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Noses and Lips

Title: The following is an excerpt of some of my thoughts ( about my diplodocus restorations for Larry Witmer and observations concer

The following is an excerpt of some of my thoughts ( about my diplodocus restorations for Larry Witmer and observations concerning theropod lips) from a running dialogue I've been having with Tracy Ford, with some additional comments...



Concerning the size of the "external nose" for instance, there are a
few examples of skulls with a definitive prong originating from the backside
of the nasal opening ( look at the skull drawing in the 3 step lateral
drawing I did) that points at an acute angle "upwards" from the nasal
opening, instead of across it, towards the nasals.  I don't just recall at
the moment if the prong is formed by the frontals invading the nasal space
or which elements it's formed from.  The interesting thing, is that in many of the Diplodocus skulls it appears to be "worn down" and not as
prominent as in other specimens.  The point is that the orientation of the
prong is not not a preservational distortion, it really does point somewhat
outward, away from the general contour along the top of the skull.  The way
it sits suggests that it may be supporting a mass of soft tissue,  I
wouldn't be surprised if it continued in a cartilaginous arch to attach onto
the nasals. A more "flattened" form of the bony bridge delineating the nasal
arch in the camarasaurid, brachiosaurid sort of model.  It could be part of
an anchor for a nasal septum as well.  Whatever it is, it doesn't seem to
allow the current shape of the diplodocid skull to remain as it has been
accepted up to now.  There's much more as well, but you can read the rest in
Larry's paper.


Theropod Lips.  I have always supported the general premise of
no lips / exposed teeth in theropods.  I've had long term dialogues on this
subject with Phil Currie and he initially was convinced that theropod teeth must be contained within lips to prevent moisture loss which could effect the enamel on
exposed teeth. I cited crocs as a good example of exposed teeth to which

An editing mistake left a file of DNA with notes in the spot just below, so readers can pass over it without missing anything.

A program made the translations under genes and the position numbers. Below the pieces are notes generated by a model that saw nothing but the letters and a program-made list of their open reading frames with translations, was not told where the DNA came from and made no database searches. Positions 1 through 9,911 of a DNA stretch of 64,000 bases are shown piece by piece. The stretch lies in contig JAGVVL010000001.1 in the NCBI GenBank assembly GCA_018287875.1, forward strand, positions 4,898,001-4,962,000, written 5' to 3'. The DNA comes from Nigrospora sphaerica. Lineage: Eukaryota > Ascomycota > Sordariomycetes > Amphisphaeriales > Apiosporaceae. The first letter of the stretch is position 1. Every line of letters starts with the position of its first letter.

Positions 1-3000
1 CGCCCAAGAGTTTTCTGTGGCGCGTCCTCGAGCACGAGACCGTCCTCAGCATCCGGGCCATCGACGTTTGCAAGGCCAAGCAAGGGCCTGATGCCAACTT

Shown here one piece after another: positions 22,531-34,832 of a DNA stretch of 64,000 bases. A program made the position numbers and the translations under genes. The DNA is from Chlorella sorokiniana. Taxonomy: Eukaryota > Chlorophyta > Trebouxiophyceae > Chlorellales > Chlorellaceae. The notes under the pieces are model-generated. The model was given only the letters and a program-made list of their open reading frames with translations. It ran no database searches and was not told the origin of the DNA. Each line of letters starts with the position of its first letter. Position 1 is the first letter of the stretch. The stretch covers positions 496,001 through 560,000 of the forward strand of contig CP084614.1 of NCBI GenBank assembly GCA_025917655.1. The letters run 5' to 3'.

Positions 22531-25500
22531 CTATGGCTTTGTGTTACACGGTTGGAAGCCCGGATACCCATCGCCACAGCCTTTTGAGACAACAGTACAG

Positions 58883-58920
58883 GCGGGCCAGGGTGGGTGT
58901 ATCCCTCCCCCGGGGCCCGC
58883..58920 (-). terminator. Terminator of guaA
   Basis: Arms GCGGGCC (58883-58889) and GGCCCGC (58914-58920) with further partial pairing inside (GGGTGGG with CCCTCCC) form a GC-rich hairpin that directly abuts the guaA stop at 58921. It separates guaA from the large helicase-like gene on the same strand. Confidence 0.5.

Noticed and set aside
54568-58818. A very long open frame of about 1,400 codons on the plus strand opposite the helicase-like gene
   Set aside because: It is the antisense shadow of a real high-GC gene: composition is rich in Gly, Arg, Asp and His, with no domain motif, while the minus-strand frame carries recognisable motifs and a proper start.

Phil countered that they lived in an aquatic environment which would
alleviate the problem. What about sabertooths?  He said the makeup of these
sorts of mammalian teeth differed from the reptilian model.  My argument had
the same basis yours does, and initially stemmed from a painting of a
tyrannosaur I wanted to do with the animal's mouth shut.  Obviously the tips
of the maxillary crowns passed beyond the ventral margin of the dentary ( as
is evident in a variety of tyrannosaur specimens).  He had a daspletosaur
skull lying on it's side in his office one day and I had noticed a sort of
waffling inside the maxillas that I thought might be resting "stops" for the
dentary teeth.  Since theropod dentition doesn't allow for occlusion, what
else would stop the jaw adductors from driving the dentary teeth up into the
palate when taking a bite out of prey?  The sculpturing inside the
maxillary's seemed to show the extent of excursion by the dentaries into the
upper jaw cavity.  If this was the case and we accept the fact that the
maxillary crowns extend beyond the lower margin of the dentaries and we also
know that the skin in reptiles is usually closely appressed to the skull,
the possibility of a lower lip arrangement capable of  receiving a set of
large maxillary crowns ( which would have to be akin to mammalian "jowls")
seems an unacceptable variation on the common reptilian model. I feel pretty
confident that the lower jaws fit nicely into the uppers *.  Are the
premaxillary arcade and maxillary teeth exposed?  To a degree certainly.
Are they completely exposed?   I'm not so sure... If the teeth are affected
by the degree of moisture, perhaps there is a partial upper lip in
association with (salivary?) glands keeping the crowns from drying out.  It
seems at least a possibility.  Conversely, what's the condition in
sauropods?, a similar dilemma. 


*One last point to ponder.  Go stand directly below a tyrannosaurus mount
and look up at the bottom of the head ( I've done this at the Tyrrell that
has the AMNH skull on a composite skeleton. What I notice is the lower jaws
form a "V" shape meeting at the symphysis formed by the bottom of the "V".
Overtop is the outline of the skull in which premaxillas / maxillas form a
"U" shape.  If this is the natural morphology of the skull and you consider
the "V" lower jaws, fitting into the "U" upper jaws, there would seem to be
a sizeable gap (side to side) between the upper and lower tooth rows when
the mouth is shut.  If this is real, then shouldn't there be a "fleshy"
component (lower lips?) to seal the mouth between tooth rows, when closed?

In consideration of some of the more recent posts on these subject to the list, I would like to add that Mark Hallett brings up a valid point concerning parasitic invaders and oral “hygiene”within the mouths of dinosaurs. Larry and I had discussed at one point broaching the subject of sauropod lips but have not gotten to it yet.  In my opinion, Mark’s treatment of lips as evidenced in his recent Rapetosaurus rendering is a very compelling and naturalistic approach and considers the importance of protection in sauropod dentition.

In theropods, I don’t think a crocodilian model can be supported and that some variation of an upper lip should exist.


Mike Skrepnick